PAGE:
If Microsoft's Windows re-imagining strategy works, in a few years the stock price, which has struggled to top $30 for about 12 years, could dramatically change. Apple is example again. (Disclosure: I do not invest in Apple, Microsoft or any other company -- to avoid conflict of interest.)

On the eve of Macworld in January 2003, with Apple shares at $14.85, analyst Michael Hillmeyer reinstated Apple coverage with "sell." Hillmeyer wrote in a note to investors: "Although Apple makes great products, in our view the new product pipeline looks skimpy and we expect continued market share losses. A product differentiation strategy is difficult in a business increasingly commoditizing."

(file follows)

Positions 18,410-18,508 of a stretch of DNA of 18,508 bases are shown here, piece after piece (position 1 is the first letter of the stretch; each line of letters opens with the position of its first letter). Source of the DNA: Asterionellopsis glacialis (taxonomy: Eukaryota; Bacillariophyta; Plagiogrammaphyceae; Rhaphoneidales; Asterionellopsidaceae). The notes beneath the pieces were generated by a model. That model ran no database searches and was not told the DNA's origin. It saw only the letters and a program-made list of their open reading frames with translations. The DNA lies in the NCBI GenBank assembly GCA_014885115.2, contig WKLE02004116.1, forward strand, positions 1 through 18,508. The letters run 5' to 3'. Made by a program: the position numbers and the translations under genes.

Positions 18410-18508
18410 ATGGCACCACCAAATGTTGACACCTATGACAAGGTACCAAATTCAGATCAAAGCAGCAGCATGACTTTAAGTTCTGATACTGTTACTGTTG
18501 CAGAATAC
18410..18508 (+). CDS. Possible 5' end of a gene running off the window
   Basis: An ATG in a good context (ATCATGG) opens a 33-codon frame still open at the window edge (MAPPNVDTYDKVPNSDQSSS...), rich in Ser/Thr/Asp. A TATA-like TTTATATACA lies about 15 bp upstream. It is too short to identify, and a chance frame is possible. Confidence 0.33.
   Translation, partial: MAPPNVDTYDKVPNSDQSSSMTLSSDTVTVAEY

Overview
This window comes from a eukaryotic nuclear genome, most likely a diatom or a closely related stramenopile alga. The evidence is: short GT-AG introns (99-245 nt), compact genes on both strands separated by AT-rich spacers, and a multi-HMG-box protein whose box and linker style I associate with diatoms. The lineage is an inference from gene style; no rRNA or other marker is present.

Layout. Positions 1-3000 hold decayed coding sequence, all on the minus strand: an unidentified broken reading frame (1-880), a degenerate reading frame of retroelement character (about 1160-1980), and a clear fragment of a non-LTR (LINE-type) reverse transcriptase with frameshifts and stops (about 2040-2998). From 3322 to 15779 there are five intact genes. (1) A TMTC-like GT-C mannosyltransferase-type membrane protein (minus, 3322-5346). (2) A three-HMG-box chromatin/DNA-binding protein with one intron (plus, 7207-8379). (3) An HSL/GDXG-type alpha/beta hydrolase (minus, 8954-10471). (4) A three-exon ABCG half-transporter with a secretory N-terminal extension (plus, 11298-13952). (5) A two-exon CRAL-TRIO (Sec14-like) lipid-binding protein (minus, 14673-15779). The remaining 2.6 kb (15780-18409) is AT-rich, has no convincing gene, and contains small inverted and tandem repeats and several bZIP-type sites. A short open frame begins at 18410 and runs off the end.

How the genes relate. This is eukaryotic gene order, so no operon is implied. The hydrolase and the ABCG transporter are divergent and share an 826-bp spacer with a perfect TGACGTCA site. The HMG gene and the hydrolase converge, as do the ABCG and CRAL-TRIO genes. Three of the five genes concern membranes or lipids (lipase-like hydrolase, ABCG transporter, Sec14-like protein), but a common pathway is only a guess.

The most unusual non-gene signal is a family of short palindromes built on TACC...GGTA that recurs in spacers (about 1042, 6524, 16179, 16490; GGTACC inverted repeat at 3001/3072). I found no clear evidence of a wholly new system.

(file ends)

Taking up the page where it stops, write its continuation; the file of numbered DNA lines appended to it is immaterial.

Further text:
In nine years, Apple's fortune dramatically changed. There is the aforementioned blow-away fourth quarter. Then there are the shares. Apple reached a new 52-week high on Friday, $497.62. It's not difficult math to see the difference from $14.85.

There's no reason why if Microsoft's Windows risks deliver rewards, the share price can't dramatically rise by the Windows 9's release. But that's a redemption story not yet written. Is Ballmer now on the CEO's version of the "Hero's Journey"? We shall see. ###

- Eric -

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From: Eric L2/14/2012 1:23:25 PM
   of 1647
Approvals for Google's Motorola Mobility (MMI) Buy ...

... and potential risk attendant for Google (see 2nd article).

>> Google Gets U.S., EU Nod to Buy Motorola Mobility

Diane Bartz and Foo Yun Chee
February 14, 2012